WikiLeaks has once again exposed how supranational organizations create artificial crises in an effort to advance the Western corporate-political elites geostrategic goals, as revealed in the transcript of a teleconference, which took place on March 19, 2016, between top International Monetary Fund (IMF) officials.
The striking conversation reveals IMF officials imply that the threat of an imminent financial disaster was necessary to force other stakeholders into accepting the IMF’s “measures” such as cutting Greek pensions and working conditions. However, a June 23 referendum will essentially freeze European decision-making at an extremely critical moment – potentially risking greater political destabilization, but also giving the organization greater leverage. Continue reading →
Billboard for António Costa, leader of the PS. Photo by El-Kelaa-des-Sraghna (Own work) [CC BY-SA 4.0], via Wikimedia Commons
On October 4, Portugal had a general election. The results were mixed, with the center-right Forward Portugal alliance (PAF) winning the most seats, but losing its actual majority in parliament. The majority of the seats were won by left of center parties, the largest of which is the Socialists (PS) followed by the Left Bloc (BE) and Communist (PCP) parties.
Thursday night, President Anibal Cavaco Silva said that he would not allow a coalition of the PS, BE and PCP to form a government, arguing that it was too risky to let the Left Bloc or Communists come close to power. He said:
“In 40 years of democracy, no government in Portugal has ever depended on the support of anti-European forces, that is to say forces that campaigned to abrogate the Lisbon Treaty, the Fiscal Compact, the Growth and Stability Pact, as well as to dismantle monetary union and take Portugal out of the euro, in addition to wanting the dissolution of NATO.
“This is the worst moment for a radical change to the foundations of our democracy.”Continue reading →
Austrian foreign minister meets Serbian finance minister and Prime Minister Aleksandar Vučić. Wikicommons. Some rights reserved.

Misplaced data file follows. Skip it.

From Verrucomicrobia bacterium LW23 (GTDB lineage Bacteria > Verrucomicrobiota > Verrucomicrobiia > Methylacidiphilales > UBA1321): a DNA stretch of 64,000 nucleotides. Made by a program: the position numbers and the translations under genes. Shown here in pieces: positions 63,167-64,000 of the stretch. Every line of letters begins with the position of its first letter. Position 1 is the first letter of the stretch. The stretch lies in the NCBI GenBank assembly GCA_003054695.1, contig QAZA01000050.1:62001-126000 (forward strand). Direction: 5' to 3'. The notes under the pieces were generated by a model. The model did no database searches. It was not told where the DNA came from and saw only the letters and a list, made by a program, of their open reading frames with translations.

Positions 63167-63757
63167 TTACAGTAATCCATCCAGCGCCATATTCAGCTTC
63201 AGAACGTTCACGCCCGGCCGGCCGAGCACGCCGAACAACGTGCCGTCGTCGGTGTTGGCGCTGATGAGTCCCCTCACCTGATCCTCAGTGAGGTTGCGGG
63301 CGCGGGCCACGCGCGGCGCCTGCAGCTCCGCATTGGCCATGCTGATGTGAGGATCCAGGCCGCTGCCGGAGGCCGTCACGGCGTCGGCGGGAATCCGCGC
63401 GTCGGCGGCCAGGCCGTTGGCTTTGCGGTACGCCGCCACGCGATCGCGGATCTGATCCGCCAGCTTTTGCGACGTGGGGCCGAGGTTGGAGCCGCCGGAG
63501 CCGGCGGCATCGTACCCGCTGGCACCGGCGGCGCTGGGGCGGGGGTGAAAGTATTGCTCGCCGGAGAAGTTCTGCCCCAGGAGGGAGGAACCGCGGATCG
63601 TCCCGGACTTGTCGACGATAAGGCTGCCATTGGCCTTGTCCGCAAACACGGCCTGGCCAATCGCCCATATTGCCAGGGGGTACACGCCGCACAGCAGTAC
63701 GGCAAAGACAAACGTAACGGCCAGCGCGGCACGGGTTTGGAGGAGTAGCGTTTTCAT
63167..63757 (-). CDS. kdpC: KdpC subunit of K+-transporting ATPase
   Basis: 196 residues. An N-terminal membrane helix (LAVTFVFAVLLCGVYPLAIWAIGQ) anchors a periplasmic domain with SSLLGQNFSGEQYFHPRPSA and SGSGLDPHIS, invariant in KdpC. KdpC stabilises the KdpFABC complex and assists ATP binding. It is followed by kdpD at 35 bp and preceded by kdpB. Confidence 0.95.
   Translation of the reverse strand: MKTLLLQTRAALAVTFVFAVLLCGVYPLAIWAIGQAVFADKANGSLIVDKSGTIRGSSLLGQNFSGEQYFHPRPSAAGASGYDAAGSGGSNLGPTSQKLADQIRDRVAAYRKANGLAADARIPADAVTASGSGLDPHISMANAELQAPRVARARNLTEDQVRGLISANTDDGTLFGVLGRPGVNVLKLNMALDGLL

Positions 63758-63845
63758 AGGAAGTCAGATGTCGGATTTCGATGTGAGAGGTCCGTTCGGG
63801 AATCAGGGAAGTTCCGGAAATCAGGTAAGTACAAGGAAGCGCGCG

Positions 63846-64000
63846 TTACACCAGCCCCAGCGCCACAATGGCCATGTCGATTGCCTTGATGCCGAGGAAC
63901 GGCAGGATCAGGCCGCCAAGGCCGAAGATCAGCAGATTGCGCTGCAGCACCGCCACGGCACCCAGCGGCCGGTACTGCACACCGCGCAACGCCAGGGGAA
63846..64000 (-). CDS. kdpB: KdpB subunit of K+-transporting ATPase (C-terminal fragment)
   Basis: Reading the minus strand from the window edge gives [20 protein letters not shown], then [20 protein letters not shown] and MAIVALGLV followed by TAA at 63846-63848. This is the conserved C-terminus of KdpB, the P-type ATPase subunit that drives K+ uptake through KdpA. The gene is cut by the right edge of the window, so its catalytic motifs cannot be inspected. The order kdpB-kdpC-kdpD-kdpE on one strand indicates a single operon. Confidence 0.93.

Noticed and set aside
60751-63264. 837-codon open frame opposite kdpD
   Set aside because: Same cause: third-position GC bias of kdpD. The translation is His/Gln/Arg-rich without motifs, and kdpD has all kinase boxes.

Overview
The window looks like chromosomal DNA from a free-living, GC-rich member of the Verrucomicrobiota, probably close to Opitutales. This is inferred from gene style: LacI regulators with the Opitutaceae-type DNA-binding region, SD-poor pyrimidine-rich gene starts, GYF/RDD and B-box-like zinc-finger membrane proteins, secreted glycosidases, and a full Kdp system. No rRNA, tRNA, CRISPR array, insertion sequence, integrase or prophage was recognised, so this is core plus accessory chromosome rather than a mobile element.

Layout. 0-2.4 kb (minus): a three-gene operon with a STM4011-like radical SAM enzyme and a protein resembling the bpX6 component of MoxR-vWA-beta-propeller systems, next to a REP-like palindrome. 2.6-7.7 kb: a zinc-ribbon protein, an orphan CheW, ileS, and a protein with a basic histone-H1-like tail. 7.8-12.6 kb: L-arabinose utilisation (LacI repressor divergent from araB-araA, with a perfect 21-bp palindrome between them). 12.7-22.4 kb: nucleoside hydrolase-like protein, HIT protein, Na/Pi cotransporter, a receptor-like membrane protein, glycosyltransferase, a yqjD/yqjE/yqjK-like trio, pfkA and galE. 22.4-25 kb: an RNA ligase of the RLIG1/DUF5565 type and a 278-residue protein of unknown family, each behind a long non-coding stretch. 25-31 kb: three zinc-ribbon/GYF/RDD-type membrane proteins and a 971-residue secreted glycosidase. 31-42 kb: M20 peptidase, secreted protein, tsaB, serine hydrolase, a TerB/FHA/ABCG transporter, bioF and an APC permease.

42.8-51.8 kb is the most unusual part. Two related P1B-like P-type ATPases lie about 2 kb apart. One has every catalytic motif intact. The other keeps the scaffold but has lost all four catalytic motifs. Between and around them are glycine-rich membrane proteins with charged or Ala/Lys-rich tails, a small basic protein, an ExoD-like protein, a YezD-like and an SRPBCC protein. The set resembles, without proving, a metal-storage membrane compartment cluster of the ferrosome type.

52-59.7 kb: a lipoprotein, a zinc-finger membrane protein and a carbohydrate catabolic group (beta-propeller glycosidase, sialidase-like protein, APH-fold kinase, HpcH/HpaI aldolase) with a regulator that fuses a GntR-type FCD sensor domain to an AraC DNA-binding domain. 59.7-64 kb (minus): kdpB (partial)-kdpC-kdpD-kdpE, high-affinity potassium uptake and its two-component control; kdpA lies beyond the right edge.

By the very end of the twentieth century, in the late 1980s, Joseph Nye coined the term ’soft power’. Little did we know that he had hit an ontological political jackpot. Oculus tauri.Nye wrote that ’the dictionary tells us that power means an ability to do things and control others, to get others to do what they otherwise would not’, giving the very definition of power as it is, an almost proverbial potestas per se. Traditionally, power was seen as brute force, an almost strictly military instance. ’Today, however, the definition of power is losing its emphasis on military force and conquest that marked earlier eras’, he wrote. ’Soft power lies in the ability to attract and persuade’.
No matter how much we try to convince ourselves otherwise, today’s Europe (and much of the rest of the world) is a willing slave to the Right-Wing’s soft power. This power is so strong that it has persuaded us that the Right Wing is not even Right-Wing. Until it becomes ’extreme’, such as the case of Viktor Orbán. Soft power is the Right-Wing’s bread and butter. And it works. Continue reading →
Alexis Tsipras at the Subversive Festival in Zagreb, 2013. Photo by Robert Crc (Subversive festival media) [FAL], via Wikimedia Commons
In a move that came as a surprise to many, sources have toldReuters that Greek Prime Minister Alexis Tsipras will announce Thursday that he will ‘step down’ from his post as soon as this evening and that new elections for control of the government will be held next month.
“The aim is to hold elections on Sept. 20,” the government official reportedly said after Tsipras met with senior party officials and ministers to discuss the government’s next move.